HTML & CSS - - By Syed Fazle Rahman

CSS Selectors Level 4: The Path to CSS4

Recently I had published an article on SitePoint showcasing different examples of the use of CSS3 2D and 3D transform. CSS3 excites us so much, you could be forgiven for thinking this is the most advanced version of CSS available.

Not so.

Even now, just as you are still learning to use CSS3 and HTML5, those talented folks at W3C have released a working draft of the Level 4 standards of CSS Selectors, creating a buzz that CSS4 is near.

Is CSS3 Obsolete Already?

Absolutely not! We have a lot to do before CSS3 is even in wide use and fully supported. The web is, however, in a constant state of progressive transformation. Selectors Level 4 is an editor’s draft released on January 16. It is intended for discussion only and should be regarded as a work in progress.

Note also that Level 4 of Selectors being under discussion does not equate to Version 4 of CSS being released.

What it does show us is various newer ways of using selectors in stylesheets. That these developments have reached Level 4 reveals some of what is likely to be included in CSS4. So we’re looking at a path toward CSS4, with a very long way to go.

In this article, I will try to highlight some of the most inetresting and potentially significant ways in which Level 4 Selectors might be used.

What are Selectors?

Selectors are pattern matching conditions in a tree structure of HTML. We’ve been using selectors since Level 1 of CSS. A selector can range from simple element names to complex representations. The level 4 document on selectors mostly comprises of pseudo-classes to add effects to them. It documents some cool and interesting features which I will explain.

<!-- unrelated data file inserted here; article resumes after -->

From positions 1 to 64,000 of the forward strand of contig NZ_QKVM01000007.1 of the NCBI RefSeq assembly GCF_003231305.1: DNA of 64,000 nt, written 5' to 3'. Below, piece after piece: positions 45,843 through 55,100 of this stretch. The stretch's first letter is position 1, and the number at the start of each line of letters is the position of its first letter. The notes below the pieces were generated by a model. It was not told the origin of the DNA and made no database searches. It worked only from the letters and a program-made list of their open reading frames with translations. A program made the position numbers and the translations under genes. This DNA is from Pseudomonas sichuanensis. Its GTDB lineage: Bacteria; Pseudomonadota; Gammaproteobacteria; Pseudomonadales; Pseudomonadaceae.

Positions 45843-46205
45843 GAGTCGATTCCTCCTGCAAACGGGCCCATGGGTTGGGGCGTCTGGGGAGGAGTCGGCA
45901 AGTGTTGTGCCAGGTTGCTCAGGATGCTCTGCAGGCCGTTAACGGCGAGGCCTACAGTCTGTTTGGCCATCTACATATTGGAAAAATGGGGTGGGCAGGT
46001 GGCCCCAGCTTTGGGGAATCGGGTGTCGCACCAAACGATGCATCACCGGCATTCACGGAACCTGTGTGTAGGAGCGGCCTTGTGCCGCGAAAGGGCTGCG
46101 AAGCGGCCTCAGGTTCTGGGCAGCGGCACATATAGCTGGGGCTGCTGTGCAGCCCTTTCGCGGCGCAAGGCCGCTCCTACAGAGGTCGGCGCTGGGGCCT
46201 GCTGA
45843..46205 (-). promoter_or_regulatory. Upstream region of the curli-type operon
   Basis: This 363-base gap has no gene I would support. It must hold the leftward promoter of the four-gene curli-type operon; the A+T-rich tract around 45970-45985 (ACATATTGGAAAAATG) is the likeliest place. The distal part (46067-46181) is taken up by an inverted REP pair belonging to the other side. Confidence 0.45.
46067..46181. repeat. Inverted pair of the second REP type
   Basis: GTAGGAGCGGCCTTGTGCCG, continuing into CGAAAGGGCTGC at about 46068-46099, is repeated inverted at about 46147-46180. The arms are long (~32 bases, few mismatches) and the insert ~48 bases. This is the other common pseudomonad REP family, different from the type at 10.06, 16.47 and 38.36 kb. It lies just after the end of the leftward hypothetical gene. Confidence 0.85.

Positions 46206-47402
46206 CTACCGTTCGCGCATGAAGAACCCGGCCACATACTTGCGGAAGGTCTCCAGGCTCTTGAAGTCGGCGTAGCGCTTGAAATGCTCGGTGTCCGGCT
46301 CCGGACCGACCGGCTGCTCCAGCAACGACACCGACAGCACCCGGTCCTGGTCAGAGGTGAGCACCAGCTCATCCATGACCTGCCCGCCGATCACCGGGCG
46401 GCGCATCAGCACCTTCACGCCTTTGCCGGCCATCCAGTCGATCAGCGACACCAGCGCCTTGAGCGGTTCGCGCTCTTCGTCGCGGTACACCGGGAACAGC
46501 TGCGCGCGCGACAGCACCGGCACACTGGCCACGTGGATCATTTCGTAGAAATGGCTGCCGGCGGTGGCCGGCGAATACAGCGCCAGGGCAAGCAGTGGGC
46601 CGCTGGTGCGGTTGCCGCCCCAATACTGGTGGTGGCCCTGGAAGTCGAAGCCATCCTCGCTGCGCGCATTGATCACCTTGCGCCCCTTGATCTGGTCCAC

Basic Examples of Selectors:

h1{ font-family: arial; } /* Element matching selector for matching heading1 statements */
a{ text-decoration: underline; } /* Element matching selector for hyperlinks in the documents */
h1, h2, h3{ font-color: blue; } /* combination of selectors */

Logical Combinations: :MATCHES and :NOT

Like Mozilla’s :-moz-any() pseudo-class, CSS finally has its own matching pseudo-class, :matches. Using :matches you can group and select elements. It is a functional pseudo-class which takes a selector’s list as an argument. In the level 4 selectors, you can only include compound selectors as the argument in :matches. Combinators like white spaces, greater than symbol, etc are not valid arguments.

You cannot even nest :matches within itself or within :not pseudo-class like :matches(:matches(…)) or :not(:matches()). These are invalid uses of :matches in the new specifications.

Instead of:

a:link, a:hover, a:visited, a:focus{
    color:red;
}

You can use:

a:matches(:link, :hover, :visited, :focus){
    color:red;
}

Though this looks simple, you can use it in various complicated ways when you have more elements to group like:

div:matches(.active, .visible, #main){
    background: blue;
}

Let’s see how to use the second logical combinator :not. It is a negation pseudo-class which takes a list of other selectors as arguments. Sometime we have more elements to apply a specific style and to leave out few elements in the list. You can use :not in such cases and pass the list of selectors you don’t want to apply a specific style.

h1:not(#title, .active){
    color: #F2F2F2;
}

The above code will give all h1 elements that are not #title and .active a color code #F2F2F2. Interesting isn’t?

Location Based Pseudo-classes :ANY-LINK and :LOCAL-LINK

Location based pseudo-classes gives you more power to design link elements. The Level 4 document states that this is a temporary name given and it may change in future. It represents any element that is a source anchor of hyperlink. It combines a:visited and a:link into one so you don’t have to write it twice.